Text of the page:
Helen Twose 's Opinion

Personal finance and KiwiSaver columnist at the NZ Herald

Success: New owner revives food brand

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Graeme Laurence says Pitango wants to be a $50m company, and Asian markets are the key. Photo / Dean Purcell
Graeme Laurence says Pitango wants to be a $50m company, and Asian markets are the key. Photo / Dean Purcell

As summer fades to winter, Graeme Laurence already has his mind on 2015. Like a fashion industry veteran, the 43-year-old head of organic chilled food producer Pitango works a year ahead in creating flavour combinations.

As well as keeping an eye out for the new superfood of choice for the healthy-eating set, Laurence is charged with steering the maker of ready meals out of tumultuous times.

Founded in 2002 by Israeli immigrants, husband and wife team Yasmin and Ofer Shenhav, Pitango was sold into private equity ownership in 2008 before going into receivership in late 2012 when its Australian parent hit trouble.

Last year Pitango was bought for $5 million by Australian family-owned meat processor and chilled food firm Beak and Johnston, which pumped in $1 million to keep the brand going.

Laurence, who took over at Pitango in February in addition to running Beak and Johnston's three-year-old New Zealand meat processing business, says a further $3 million will be invested in a new Pitango manufacturing plant opening this year in Wiri.

He says Beak and Johnston was attracted to Pitango's profitable, growing, export-focused business, which turns over $20 million a year.

Pitango also has a strong organic brand and a loyal workforce including production manager Larry Liu, who has been with the company since it started.

"One of the reasons [Beak and Johnston founder] David Beak bought the business is he just loved the culture and the people in the business," says Laurence.

Staff will be bussed to the new production plant, which will quadruple the available floor space and double production.

Currently 70 per cent of Pitango's soups, risottos, curries and pasta meals head overseas, mainly to Australia, says Laurence, but the aim is to send more to international markets.

He says Pitango's success has seen competition from copycat brands, creating market saturation locally.

"Pitango is still number one in New Zealand and Australia, in terms of our share, but to be honest it's a real dog-eat-dog world out there now so we need to be developing new categories and also new markets."

Asia is firmly in the company's sights, not only to soak up the additional manufacturing capacity but to smooth the seasonal lulls that come with a focus on the Southern Hemisphere market.

With an eye on Korea, Japan and China, Pitango has been working with NZ Trade and Enterprise to research the market and meet distributors and retailers.

Laurence, who has previous experience in Asia, says finding a good, trustworthy partner who can provide guidance on product and packaging development is the hardest but most important step.

"We want to be a $50 million company in five years," he says. "It won't come from New Zealand and Australia, it will come from Asia and that's effectively doubling our turnover in five years."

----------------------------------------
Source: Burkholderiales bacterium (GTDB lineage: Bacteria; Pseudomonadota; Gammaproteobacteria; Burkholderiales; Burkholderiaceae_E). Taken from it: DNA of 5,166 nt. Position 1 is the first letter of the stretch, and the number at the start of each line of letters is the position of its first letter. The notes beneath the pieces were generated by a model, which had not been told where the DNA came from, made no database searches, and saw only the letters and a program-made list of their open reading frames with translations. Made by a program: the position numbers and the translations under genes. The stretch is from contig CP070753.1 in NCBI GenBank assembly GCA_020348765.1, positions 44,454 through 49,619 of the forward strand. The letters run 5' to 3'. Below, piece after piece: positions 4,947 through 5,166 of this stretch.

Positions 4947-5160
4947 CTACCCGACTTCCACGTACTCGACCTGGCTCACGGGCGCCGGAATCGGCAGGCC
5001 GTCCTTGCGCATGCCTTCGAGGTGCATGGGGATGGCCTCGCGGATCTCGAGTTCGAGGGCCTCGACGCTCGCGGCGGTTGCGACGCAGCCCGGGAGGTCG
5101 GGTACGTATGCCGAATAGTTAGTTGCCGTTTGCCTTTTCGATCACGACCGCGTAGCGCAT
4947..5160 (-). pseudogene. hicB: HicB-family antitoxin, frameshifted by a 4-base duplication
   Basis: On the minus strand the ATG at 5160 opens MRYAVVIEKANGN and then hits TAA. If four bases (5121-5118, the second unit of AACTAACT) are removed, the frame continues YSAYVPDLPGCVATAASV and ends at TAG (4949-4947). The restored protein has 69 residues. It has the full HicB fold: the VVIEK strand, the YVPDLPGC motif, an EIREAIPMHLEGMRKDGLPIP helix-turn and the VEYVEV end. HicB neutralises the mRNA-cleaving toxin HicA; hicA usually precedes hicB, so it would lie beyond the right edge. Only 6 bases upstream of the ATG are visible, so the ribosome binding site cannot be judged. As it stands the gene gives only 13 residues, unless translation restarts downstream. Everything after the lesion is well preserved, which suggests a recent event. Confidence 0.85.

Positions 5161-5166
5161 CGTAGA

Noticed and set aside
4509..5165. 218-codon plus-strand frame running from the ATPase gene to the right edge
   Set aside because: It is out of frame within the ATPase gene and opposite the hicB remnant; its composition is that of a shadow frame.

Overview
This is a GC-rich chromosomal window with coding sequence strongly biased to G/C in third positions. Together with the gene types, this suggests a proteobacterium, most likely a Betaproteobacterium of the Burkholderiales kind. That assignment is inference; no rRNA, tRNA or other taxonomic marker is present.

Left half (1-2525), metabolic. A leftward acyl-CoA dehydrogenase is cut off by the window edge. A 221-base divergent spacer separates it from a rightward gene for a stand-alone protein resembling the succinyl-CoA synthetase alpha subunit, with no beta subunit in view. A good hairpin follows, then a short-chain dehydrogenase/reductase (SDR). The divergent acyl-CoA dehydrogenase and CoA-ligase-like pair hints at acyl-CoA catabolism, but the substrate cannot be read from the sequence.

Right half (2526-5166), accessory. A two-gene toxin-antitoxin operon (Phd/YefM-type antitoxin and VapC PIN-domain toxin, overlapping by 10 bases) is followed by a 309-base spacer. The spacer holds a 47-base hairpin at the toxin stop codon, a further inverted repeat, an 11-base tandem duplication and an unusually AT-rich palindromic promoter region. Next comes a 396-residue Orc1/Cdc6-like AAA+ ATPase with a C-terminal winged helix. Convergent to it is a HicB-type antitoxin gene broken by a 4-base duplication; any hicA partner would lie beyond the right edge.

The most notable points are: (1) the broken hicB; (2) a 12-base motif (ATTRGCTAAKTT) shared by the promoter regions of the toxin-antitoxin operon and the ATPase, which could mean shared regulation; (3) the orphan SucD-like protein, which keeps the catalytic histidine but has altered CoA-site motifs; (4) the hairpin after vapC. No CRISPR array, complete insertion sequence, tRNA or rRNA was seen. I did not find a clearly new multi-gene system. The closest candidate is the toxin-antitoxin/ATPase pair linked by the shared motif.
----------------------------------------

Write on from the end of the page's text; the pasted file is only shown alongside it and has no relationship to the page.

On the home front, Laurence is doing the rounds of Pitango's trade customers and restoring faith in the brand that took a knock during its private equity ownership and receivership.

"With all the ructions the company has been through, we have to get our trust back from our trade partners and that's about doing the basics really well.

"To be even considered now in the supermarket business, you've got to be able to supply to order, so in other words you've got to make sure what they want you deliver, on time, every day and that flows through to the on-shelf presence you have."

Beak and Johnston has a close relationship with Woolworths, the Australian parent of the Countdown supermarket chain, including creating house brand products on both sides of the Tasman.

Pitango is no exception, and creating several brands - it also produces Artisano chilled foods - is a strategy Laurence says helps maintain control of a category and builds a strong relationship with the retailer.

"The supermarket business is like any other business really, it's about relationships that you have with your trade partners.

"The closer you can get to your trade partner, the more likely it is that they will support you with your innovation and get you shelf space."

More money will also be invested in marketing, something that suffered while the firm was in the hands of private equity players, says Laurence.

"People have stuck loyally by us because they believe in the product, but we haven't attracted a lot of new customers so we need to bring some more consumers to our category."

Growth is also likely to come from expanding the focus from hearty ready meals into ranges offering convenient, healthy options for breakfast and lunch.

The company's in-house innovation team is brewing up fresh and trendy flavours aimed at tempting shoppers when they hit supermarket shelves in a year.

- NZ Herald

Helen Twose

Personal finance and KiwiSaver columnist at the NZ Herald

Helen Twose is a freelance business journalist who writes regularly about KiwiSaver and entrepreneurial companies. She has written for the Business Herald since 2006, covering the telecommunications sector, but has more recently focused on personal finance and profiling successful businesses.

Read more by Helen Twose

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